Photo reportage from the exhibition 'Mending what‘s not broken' by Rūta Spelskytė at Artifex

December 28, 2023
Author Echo Gone Wrong


I tighten a small black rock from Kiruna mine on top of the lightning rod. We will install it above the garden full of old linden trees at the old school in Aleknaičiai. And we’ll wait.

After the lightning hits the rock, atoms realign and it switches from ferromagnetic to magnetic. The rock starts to attract iron.

Due to its magnetic qualities lodestone (the rock of the lightning rod) was used to make the first compasses in China. The rock is put on a small wooden fish floating in the water. The fish turns and starts pointing South.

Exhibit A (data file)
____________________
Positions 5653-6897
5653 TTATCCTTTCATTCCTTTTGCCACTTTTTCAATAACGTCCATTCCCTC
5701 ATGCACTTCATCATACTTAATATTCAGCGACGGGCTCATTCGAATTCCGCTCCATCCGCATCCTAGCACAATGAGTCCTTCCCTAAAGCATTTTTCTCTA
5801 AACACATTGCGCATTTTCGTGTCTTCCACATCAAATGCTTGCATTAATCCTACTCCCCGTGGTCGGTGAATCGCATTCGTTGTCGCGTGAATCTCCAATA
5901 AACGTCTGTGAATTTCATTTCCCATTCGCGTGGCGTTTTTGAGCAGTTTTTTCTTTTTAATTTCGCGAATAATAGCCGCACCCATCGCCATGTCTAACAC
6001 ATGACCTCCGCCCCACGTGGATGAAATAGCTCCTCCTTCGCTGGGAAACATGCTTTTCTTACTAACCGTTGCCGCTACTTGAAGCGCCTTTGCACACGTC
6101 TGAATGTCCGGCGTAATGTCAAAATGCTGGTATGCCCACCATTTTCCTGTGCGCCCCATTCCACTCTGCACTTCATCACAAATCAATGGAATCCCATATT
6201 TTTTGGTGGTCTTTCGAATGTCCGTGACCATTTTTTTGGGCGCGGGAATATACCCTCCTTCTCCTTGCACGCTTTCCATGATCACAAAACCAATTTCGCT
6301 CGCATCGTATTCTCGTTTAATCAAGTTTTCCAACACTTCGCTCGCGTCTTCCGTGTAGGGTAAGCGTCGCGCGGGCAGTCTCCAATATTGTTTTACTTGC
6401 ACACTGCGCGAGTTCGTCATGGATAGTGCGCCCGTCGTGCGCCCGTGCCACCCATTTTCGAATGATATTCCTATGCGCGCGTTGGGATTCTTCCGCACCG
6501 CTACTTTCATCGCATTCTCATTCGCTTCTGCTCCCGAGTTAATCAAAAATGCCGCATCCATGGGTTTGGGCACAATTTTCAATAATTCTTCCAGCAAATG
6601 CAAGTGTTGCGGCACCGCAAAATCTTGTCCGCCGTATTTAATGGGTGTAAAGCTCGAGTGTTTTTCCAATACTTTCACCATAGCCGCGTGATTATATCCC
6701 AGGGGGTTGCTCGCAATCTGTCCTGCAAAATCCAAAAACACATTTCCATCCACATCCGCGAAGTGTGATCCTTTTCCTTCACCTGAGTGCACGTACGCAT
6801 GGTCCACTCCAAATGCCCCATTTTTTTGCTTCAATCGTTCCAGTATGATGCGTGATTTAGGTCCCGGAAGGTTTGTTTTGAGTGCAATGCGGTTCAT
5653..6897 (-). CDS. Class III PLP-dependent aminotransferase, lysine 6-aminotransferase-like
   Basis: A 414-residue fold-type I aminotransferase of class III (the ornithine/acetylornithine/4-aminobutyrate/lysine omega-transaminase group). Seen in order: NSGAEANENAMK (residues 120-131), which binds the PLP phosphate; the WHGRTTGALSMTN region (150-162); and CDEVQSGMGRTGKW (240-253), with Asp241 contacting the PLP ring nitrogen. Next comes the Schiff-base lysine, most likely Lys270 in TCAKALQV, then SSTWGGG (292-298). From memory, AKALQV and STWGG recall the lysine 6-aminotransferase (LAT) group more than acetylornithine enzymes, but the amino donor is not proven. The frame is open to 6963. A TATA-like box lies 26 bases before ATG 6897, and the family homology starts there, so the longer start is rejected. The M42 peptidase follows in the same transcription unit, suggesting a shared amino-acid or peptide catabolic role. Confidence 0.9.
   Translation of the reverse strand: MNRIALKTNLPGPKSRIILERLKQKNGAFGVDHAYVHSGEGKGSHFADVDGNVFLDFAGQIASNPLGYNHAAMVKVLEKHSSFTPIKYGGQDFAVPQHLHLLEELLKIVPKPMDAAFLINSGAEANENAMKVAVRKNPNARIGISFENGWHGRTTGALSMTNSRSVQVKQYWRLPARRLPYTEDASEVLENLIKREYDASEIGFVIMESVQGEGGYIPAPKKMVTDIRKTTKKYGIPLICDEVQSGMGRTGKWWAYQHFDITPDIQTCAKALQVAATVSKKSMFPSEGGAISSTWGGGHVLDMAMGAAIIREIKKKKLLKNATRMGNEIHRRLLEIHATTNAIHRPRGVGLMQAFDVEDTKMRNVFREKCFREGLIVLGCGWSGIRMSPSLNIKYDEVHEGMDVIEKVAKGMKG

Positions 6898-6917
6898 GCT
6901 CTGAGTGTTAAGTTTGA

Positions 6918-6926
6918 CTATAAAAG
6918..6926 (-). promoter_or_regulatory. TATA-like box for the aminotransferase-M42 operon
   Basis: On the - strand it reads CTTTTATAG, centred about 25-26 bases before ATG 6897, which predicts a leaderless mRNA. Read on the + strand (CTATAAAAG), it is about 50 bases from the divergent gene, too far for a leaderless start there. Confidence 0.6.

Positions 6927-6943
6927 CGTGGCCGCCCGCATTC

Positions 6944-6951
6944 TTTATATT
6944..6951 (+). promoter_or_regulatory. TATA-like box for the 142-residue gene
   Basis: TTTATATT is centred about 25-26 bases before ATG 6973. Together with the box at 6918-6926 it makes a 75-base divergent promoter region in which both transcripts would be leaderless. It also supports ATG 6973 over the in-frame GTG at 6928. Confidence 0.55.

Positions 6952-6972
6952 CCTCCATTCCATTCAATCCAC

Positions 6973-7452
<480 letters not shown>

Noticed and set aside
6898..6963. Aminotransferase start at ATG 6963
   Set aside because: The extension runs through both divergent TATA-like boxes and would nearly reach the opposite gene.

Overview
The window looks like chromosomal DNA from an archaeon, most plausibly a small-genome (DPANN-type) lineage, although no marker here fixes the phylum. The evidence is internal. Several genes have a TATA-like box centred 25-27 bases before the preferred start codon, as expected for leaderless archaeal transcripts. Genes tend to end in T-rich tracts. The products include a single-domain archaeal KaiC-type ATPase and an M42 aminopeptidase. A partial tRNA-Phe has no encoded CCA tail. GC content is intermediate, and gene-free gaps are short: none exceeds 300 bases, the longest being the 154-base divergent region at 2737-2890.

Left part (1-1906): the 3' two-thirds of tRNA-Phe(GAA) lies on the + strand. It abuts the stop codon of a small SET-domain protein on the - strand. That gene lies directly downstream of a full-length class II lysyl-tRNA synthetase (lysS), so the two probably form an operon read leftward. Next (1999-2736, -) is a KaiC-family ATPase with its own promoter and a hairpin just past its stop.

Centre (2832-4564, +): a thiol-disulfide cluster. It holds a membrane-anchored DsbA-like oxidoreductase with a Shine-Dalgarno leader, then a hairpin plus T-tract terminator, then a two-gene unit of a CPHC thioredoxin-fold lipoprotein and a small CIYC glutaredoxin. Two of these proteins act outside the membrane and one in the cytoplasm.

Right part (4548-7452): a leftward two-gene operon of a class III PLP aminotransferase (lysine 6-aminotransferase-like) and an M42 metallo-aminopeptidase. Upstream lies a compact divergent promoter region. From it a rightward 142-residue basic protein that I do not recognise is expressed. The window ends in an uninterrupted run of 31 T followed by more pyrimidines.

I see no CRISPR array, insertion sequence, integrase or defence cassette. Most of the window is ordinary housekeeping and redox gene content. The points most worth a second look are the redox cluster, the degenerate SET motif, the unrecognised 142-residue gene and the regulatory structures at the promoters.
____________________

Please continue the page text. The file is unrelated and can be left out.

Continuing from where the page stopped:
Scientists were using sliced meteorites to examine the magnetic fields of the other worlds.

But all meteorites are found or identified by hand magnets. Exposure to a magnet reorients rock’s microscopic grains and erases its magnetic memory irreversibly.

After discovering this, scientists tried to find a meteorite that wasn’t remagnetized, but with no success.

So, now they are recommending meteorite hunters to use a special susceptibility meter, instrument, that identifies a meteorite without scrambling it.

Rūta Spelskytė
Mending what‘s not broken
VAA gallery Artifex, Gaono str. 1, Vilnius (Lithuania)
Exhibition supported by Research Council of Lithuania

Photography: Viktorija Balkutė